Despite the woeful economic climate in the real world, the evening at Broad’s art-filled Shangri-la had all the trappings of headier days. Cosponsor Cartier invited a bevy of its diamond-clad customers, and additional sponsorship from NetJets and UBS was a subtle reminder that only a year ago, private planes were an aspirational luxury, not a political liability. There was a slightly frantic edge to the merriment—as if a four-course Wolfgang Puck dinner including hand-formed mascarpone agnolotti with black winter truffles could jump-start a new bull market. In conversation, though, Art Basel codirector Marc Spiegler struck a more measured tone. The art market may be in retreat, he acknowledged, but it is not dead. Only two dealers who showed at Art Basel last year pulled out this year, he noted, and the programming around the fair, which opens June 10, will include a public conversation on “Institutions: A Time of Crisis—and Opportunity?”
Guests dined in another of the downstairs galleries, a narrow space hung with Close’s enormous photographs of artists Robert Rauschenberg, Jasper Johns, Roy Lichtenstein and Cindy Sherman—all of whom are represented in the Broad collection. Sherman’s Olympian likeness stared down from the head of one table, appearing coolly indifferent to the chatter beneath its nose.
Throughout the evening, Broad loomed almost as large. “Times are tough,” he allowed, when he rose to address his guests. “But we got a lot of great things in the early Nineties, which were also tough times. If you’re a real dyed-in-the-wool art collector, you may find it’s a pretty good time to buy.” (As if to prove his point, about two weeks later, Broad purchased a major work by hot L.A. artist Elliott Hundley.)
Another prominent L.A. collector at the dinner told friends that he has lately received out-of-the-blue calls from a couple of New York dealers offering choice works and volunteering that the galleries could be “flexible” on price. And a top museum administrator reported still another sign of the times: Galleries are not only being forced to cut costs by mounting fewer shows, they’re also chasing outstanding IOUs like black-clad bill collectors. Top clients, he explained, have been in the habit of taking home works with ridiculously lenient payment terms—as long as a year to settle an invoice. “Dealers are being much more diligent about collecting,” he said. On the other hand, at least one gallery owner refuses to trim his sails: Larry Gagosian, perhaps Broad’s single most important acquisition source, is in the process of nearly doubling the size of his Beverly Hills outpost, with the expansion being overseen by Richard Meier.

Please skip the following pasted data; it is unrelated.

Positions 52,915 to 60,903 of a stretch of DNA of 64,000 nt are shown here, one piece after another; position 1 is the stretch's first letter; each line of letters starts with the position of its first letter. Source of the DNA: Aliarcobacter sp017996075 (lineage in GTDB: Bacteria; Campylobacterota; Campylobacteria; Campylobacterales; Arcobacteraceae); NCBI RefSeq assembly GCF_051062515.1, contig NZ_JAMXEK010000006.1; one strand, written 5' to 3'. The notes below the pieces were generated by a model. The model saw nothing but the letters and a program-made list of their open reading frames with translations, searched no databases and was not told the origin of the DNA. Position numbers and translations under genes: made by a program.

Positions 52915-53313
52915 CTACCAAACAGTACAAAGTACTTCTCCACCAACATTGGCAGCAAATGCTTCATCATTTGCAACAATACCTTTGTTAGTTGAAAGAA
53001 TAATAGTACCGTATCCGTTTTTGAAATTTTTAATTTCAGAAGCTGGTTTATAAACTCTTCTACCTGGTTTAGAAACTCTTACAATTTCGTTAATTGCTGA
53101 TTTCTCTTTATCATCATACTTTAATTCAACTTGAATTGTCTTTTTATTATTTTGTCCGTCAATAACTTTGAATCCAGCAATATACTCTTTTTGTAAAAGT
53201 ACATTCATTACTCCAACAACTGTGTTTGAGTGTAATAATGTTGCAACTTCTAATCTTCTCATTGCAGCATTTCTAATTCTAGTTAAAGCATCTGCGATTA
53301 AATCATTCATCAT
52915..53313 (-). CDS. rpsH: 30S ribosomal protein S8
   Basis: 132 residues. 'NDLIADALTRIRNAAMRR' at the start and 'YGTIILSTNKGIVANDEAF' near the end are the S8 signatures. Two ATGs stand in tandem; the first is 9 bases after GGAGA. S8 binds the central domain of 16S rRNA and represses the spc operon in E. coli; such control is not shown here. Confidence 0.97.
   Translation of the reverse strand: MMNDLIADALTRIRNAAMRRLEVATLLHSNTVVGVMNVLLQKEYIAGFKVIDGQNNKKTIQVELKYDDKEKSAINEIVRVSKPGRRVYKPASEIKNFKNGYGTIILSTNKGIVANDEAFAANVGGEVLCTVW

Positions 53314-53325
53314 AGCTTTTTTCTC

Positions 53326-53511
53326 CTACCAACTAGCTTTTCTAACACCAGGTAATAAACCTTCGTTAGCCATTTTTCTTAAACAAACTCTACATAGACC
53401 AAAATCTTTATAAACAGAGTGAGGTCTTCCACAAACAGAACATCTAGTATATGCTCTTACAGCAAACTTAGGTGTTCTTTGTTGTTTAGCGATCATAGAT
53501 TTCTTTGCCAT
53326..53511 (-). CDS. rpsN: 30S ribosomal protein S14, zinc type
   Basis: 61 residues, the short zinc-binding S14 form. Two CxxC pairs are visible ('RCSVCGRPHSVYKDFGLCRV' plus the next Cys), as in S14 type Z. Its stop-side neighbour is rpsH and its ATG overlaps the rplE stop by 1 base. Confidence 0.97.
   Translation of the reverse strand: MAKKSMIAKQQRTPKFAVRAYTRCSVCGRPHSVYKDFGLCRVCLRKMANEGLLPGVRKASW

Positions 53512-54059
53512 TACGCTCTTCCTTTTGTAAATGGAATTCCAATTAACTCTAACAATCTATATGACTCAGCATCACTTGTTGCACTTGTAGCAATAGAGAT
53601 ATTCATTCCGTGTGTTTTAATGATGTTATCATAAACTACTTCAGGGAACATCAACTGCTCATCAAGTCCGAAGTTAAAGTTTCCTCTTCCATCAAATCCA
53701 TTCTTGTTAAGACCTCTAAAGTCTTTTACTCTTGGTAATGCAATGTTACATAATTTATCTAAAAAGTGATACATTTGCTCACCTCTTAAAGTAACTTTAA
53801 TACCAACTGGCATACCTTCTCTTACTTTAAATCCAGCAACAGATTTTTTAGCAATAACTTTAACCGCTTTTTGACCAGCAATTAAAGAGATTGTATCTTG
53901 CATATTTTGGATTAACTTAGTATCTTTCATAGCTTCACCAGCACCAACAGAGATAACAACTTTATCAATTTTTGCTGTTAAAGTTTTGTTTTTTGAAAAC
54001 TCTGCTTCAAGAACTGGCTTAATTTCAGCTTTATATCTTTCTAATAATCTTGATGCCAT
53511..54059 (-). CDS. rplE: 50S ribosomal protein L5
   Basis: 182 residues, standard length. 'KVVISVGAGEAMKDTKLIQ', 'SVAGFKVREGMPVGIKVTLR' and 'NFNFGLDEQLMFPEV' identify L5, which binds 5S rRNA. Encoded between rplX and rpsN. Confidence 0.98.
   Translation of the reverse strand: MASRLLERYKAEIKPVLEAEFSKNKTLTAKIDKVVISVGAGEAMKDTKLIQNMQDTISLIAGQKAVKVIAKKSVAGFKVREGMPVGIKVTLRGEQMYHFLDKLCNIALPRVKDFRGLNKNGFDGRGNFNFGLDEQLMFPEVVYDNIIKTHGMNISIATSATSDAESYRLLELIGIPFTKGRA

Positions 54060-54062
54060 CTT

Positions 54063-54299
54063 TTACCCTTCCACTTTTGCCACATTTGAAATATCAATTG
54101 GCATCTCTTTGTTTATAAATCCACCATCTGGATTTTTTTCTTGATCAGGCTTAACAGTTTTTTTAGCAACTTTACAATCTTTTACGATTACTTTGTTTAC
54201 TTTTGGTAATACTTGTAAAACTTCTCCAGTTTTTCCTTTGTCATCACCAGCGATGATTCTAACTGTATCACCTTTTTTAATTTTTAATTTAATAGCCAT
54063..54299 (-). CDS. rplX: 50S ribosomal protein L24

As dinner wound down and guests headed to an impromptu after-party at the Chateau Marmont, Benedikt Taschen noted that, not surprisingly, he will go to Basel this year, as he has for most of the past 25. (His best Art Basel moment: meeting Lauren there six years ago.) He waved off any suggestion that the global economy would fundamentally alter Art Basel as the event reaches middle age.
“There are so many fairs coming and going. This is the one that will stay for years,” he said with European aloofness. “They are Swiss. They plan very well. The collectors who are buying will keep buying. It’s what makes them go. It’s their life.”
But Taschen nonetheless did anticipate one welcome change, given that this year is once again—after a decade-long boom—a buyer’s market. “I can’t imagine any collectors being treated badly by snobby, arrogant galleries,” he said, with Rauschenberg’s colossal face staring out from the wall as if to back up his comments. “The collectors get their revenge now.”